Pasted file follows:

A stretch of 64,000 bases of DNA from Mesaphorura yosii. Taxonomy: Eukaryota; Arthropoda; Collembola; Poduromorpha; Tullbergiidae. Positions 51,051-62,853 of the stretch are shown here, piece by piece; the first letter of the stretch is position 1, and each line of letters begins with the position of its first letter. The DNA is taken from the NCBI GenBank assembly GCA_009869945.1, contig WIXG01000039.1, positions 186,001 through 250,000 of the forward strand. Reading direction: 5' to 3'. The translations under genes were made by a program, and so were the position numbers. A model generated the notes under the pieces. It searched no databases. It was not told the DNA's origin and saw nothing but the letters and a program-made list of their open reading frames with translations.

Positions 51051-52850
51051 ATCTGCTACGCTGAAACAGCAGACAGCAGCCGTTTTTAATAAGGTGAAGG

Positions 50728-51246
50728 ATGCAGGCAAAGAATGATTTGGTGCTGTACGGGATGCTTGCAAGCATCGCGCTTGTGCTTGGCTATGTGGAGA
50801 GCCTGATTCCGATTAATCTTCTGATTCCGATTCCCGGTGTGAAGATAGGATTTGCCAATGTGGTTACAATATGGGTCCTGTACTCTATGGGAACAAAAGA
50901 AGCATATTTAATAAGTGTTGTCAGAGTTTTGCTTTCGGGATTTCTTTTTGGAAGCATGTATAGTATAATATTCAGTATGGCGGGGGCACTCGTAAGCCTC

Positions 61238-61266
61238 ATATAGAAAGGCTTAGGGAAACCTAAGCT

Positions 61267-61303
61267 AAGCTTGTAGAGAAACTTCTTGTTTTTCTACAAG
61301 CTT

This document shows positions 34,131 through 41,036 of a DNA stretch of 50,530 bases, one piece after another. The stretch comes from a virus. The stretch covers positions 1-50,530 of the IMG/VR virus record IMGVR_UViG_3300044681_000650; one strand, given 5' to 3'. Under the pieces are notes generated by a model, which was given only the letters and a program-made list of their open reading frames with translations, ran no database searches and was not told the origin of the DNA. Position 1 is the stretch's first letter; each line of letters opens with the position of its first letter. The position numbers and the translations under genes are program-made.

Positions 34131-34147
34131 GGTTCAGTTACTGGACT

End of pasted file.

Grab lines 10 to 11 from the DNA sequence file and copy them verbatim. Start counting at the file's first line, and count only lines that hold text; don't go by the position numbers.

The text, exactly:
Positions 61267-61303
61267 AAGCTTGTAGAGAAACTTCTTGTTTTTCTACAAG